Putting a Face and a Place on the Police Staffing Crisis

Putting a Face and a Place on the Police Staffing Crisis

By Steve Pomper 

Police staffing crises in leftist cities across the country continue. But some details might humanize the issue. Officers are retiring, resigning, or relocating. But why are specific officers leaving and where they are going?

A recent article at ChangeWashington.org caught my attention. It detailed an individual officer and the fortunate community that attracted him and the unfortunate communities that lost him.

Seattle doesn’t have a staffing crisis only because Seattle Police Department (SPD) officers are leaving. It’s also because quality candidates who should have every reason to want to work in Seattle decided to go elsewhere or not to become cops at all.

Seattle has elected a new mayor, which will change nothing. Mayor Bruce Harrell, an okay guy to chat with over coffee, is continuing Jenny “Summer of Love” Durkan’s policies, including deploying social workers to replace officers on some calls.

ChangeWashington.org (ChangeWA) wrote, “SPD has been understaffed for years….” While the population has grown significantly, the number of officers has changed little. “According to a Seattle Times article published in November 2020, Seattle had 18.5 officers per 10,000 residents, while the average ratio for the 50 largest jurisdictions is 26.9 officers. SPD had said it should have a minimum of 1,400 officers compared to the 1,000 or so it has now.”

The numbers I’ve been hearing are more like 600 or so deployable officers to handle 911 calls. The city has always been “math-challenged” when reporting patrol staffing numbers. Whatever the true number is, it’s much lower than it should be—and getting lower.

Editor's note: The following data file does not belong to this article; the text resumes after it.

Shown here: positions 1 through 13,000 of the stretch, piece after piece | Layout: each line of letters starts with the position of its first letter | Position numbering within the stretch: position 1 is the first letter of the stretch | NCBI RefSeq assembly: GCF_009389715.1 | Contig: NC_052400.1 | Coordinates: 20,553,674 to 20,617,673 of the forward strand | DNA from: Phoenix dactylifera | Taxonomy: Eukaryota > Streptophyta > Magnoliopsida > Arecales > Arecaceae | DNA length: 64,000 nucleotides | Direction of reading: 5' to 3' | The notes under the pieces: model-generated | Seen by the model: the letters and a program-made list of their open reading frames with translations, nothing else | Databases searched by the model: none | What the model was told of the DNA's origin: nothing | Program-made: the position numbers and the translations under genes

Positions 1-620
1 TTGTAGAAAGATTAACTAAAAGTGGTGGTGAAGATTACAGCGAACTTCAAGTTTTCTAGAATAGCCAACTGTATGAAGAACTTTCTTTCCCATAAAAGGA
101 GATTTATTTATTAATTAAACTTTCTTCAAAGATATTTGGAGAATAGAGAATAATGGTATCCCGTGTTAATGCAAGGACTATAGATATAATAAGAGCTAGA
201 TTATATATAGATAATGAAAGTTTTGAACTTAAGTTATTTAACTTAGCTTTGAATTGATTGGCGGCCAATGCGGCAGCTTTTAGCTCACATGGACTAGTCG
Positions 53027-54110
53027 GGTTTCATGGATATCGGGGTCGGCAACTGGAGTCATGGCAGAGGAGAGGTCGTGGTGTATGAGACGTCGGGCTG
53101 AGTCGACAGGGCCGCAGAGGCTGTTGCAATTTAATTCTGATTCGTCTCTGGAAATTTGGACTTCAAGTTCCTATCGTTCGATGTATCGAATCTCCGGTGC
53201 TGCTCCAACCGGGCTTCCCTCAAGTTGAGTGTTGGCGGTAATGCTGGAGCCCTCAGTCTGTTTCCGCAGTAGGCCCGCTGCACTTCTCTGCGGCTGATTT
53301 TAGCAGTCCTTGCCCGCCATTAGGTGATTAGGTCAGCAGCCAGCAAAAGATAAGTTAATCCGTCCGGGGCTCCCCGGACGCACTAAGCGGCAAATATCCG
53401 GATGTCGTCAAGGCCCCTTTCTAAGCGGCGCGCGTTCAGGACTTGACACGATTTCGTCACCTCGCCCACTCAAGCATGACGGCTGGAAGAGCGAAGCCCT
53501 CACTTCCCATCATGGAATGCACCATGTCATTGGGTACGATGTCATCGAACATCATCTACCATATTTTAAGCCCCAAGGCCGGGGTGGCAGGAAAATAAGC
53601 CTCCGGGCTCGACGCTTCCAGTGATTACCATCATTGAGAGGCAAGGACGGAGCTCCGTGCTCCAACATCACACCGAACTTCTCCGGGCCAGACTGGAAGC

The damage done to a city’s police recruiting and retention efforts by anti-cop policies and rhetoric cannot be understated. Aside from safety issues, low staffing leads to stunted career advancement, canceled furloughs and vacations, officers working despite illness or fatigue, and nonexistent morale.

Underscored, by ChangeWA, was even after two officers had been cleared of wrongdoing in a fatal use-of-force incident, Socialist City Councilwoman Kshama Sawant accused the officers of “murder.” They also wrote, “The message sent was clear: If you’re an officer and get involved in a shooting, you’re automatically guilty.” City leaders are more likely to side with suspects over cops.

So, you’re a potential recruit or an officer with prior police experience, considering the SPD. Then you read about some newly discovered information in The Seattle Times about former Mayor “Summer of Love” (SoL). You recall she was the U.S. Attorney for Washington who led the corrupt effort that slapped a bogus federal consent decree on the SPD, which is still in effect today. Now you read that Mayor SoL had plans not to abandon (as they did) but to gift a Seattle police precinct to Black Lives Matter.

While the CHAZ/CHOP “autonomous zone” debacle was bad enough, this report sinks Mayor SoL to a new low. The Seattle Times reported “At the height of Seattle’s racial justice protests [riots/insurrection] in 2020, then-Mayor Jenny Durkan’s administration drafted legislation to transfer the Police Department’s East Precinct building to a Black Lives Matter activist organization and researched relocating the station’s operations, newly released documents show.”

Parenthetically, though a massive library of video evidence tells a different story, the Times’ writers never used the word riot or rioter even once in the story. Although, these Baghdad Bobs do concede the protests were “intense.”